August 6

Nor was New Zealand a gulag

 

 

Karl du Fresne , a  columnist and former New Zealand daily newspaper editor, writes :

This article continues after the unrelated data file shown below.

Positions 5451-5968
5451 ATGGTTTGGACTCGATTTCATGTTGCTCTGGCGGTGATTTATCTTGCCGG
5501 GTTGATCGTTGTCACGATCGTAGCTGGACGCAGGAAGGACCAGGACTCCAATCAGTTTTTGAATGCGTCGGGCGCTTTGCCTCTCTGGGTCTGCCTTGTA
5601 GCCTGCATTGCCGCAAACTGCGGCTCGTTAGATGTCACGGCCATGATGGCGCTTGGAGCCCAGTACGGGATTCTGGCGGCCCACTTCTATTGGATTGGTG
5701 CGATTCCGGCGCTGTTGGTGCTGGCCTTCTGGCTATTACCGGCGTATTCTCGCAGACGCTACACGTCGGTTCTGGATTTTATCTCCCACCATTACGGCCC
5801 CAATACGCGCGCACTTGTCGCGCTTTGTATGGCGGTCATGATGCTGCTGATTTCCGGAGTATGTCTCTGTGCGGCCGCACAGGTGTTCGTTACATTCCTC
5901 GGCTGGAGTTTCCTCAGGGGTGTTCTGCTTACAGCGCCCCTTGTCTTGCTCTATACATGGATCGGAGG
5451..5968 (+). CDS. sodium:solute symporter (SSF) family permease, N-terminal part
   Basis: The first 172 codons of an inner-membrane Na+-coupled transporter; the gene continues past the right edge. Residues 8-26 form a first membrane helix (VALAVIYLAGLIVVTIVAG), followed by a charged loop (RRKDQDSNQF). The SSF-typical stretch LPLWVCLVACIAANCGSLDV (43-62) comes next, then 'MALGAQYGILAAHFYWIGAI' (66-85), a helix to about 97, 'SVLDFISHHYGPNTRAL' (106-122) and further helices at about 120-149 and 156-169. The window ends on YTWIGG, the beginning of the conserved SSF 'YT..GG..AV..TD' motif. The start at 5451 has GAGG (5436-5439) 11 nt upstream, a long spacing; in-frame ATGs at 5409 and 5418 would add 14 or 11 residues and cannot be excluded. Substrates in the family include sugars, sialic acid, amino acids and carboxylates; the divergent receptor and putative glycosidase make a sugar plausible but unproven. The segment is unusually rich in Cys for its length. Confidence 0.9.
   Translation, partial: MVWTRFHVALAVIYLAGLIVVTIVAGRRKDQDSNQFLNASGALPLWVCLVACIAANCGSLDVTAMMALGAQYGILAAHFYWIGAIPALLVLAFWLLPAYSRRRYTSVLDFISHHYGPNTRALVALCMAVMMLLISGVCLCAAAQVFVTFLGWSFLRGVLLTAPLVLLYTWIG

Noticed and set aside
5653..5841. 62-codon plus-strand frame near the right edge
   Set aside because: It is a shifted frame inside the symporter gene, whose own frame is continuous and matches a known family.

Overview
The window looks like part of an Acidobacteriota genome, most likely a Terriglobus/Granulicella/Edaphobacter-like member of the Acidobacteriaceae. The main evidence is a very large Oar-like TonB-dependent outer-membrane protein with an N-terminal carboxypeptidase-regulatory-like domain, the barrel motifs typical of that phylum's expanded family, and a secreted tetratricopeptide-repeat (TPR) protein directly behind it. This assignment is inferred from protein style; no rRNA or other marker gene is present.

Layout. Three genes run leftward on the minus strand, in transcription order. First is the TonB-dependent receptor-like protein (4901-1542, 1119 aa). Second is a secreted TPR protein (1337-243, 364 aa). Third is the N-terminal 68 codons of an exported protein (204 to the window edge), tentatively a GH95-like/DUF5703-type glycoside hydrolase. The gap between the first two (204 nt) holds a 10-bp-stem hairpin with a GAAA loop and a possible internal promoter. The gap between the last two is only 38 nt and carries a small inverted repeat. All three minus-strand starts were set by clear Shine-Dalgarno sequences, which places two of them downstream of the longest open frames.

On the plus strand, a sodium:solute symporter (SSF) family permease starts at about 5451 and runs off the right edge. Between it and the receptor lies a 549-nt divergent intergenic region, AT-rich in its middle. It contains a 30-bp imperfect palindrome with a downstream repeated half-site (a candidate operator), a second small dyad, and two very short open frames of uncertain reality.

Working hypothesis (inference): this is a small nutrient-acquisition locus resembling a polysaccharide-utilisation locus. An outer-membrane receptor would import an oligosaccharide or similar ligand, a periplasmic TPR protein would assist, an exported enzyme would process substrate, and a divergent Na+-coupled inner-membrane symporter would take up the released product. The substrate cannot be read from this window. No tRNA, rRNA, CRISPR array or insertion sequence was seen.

“I’ve always thought it was a great blessing that New Zealand was colonised by Britain rather than one of the other European imperial powers, such as France or Portugal or the Belgians. In many ways the British were remarkably enlightened and liberal colonisers. It’s easy to find fault from a 21st century standpoint, but from James Cook onwards they generally treated the Maori with a degree of respect that stands out against the shabby treatment of native races by colonial powers elsewhere.  Then of course there’s the great legacy of Westminster parliamentary democracy and all that went with it – political freedom, respect for individual rights, freedom of the press and free speech, a robust judicial system, and a tradition of tolerance and liberalism.  These principles weren’t always applied consistently but they did provide a sound platform on which New Zealand could develop, and I don’t think we should ever understate the great value of those traditions. I’ve often thought that if I were to find myself in prison on trumped-up charges anywhere in the world, I would want it to be Britain. You may have had your lapses – the Guildford Four and the Derek Bentley case of the 1950s come to mind; but I think I’d stand a better chance of getting a fair hearing in Britain than in most other countries, including America, where justice sometimes seems a very precarious commodity.”  


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